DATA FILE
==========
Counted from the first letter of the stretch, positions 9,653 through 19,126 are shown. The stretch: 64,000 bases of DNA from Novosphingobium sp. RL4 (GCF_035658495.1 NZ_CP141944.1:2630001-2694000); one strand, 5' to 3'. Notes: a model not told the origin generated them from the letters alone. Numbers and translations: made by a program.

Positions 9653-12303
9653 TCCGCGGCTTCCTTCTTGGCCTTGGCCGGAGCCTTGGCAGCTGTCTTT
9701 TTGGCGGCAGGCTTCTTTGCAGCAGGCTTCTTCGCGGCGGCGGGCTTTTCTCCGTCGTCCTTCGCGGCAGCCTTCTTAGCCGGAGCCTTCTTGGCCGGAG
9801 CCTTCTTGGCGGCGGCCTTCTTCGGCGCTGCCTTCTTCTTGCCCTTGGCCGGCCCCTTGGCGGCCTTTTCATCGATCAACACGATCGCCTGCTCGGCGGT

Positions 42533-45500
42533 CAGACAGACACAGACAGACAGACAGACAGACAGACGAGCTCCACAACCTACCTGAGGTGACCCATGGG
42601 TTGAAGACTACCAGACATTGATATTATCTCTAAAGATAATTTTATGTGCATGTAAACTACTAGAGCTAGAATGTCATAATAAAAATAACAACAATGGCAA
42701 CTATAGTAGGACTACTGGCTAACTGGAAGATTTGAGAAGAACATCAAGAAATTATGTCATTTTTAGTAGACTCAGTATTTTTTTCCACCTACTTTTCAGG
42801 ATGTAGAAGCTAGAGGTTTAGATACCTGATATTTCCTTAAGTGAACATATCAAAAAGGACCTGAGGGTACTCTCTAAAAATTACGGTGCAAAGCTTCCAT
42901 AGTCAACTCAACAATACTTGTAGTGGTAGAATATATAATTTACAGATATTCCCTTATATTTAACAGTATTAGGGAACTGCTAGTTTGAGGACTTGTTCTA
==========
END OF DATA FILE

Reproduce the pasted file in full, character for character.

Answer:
Counted from the first letter of the stretch, positions 9,653 through 19,126 are shown. The stretch: 64,000 bases of DNA from Novosphingobium sp. RL4 (GCF_035658495.1 NZ_CP141944.1:2630001-2694000); one strand, 5' to 3'. Notes: a model not told the origin generated them from the letters alone. Numbers and translations: made by a program.

Positions 9653-12303
9653 TCCGCGGCTTCCTTCTTGGCCTTGGCCGGAGCCTTGGCAGCTGTCTTT
9701 TTGGCGGCAGGCTTCTTTGCAGCAGGCTTCTTCGCGGCGGCGGGCTTTTCTCCGTCGTCCTTCGCGGCAGCCTTCTTAGCCGGAGCCTTCTTGGCCGGAG
9801 CCTTCTTGGCGGCGGCCTTCTTCGGCGCTGCCTTCTTCTTGCCCTTGGCCGGCCCCTTGGCGGCCTTTTCATCGATCAACACGATCGCCTGCTCGGCGGT

Positions 42533-45500
42533 CAGACAGACACAGACAGACAGACAGACAGACAGACGAGCTCCACAACCTACCTGAGGTGACCCATGGG
42601 TTGAAGACTACCAGACATTGATATTATCTCTAAAGATAATTTTATGTGCATGTAAACTACTAGAGCTAGAATGTCATAATAAAAATAACAACAATGGCAA
42701 CTATAGTAGGACTACTGGCTAACTGGAAGATTTGAGAAGAACATCAAGAAATTATGTCATTTTTAGTAGACTCAGTATTTTTTTCCACCTACTTTTCAGG
42801 ATGTAGAAGCTAGAGGTTTAGATACCTGATATTTCCTTAAGTGAACATATCAAAAAGGACCTGAGGGTACTCTCTAAAAATTACGGTGCAAAGCTTCCAT
42901 AGTCAACTCAACAATACTTGTAGTGGTAGAATATATAATTTACAGATATTCCCTTATATTTAACAGTATTAGGGAACTGCTAGTTTGAGGACTTGTTCTA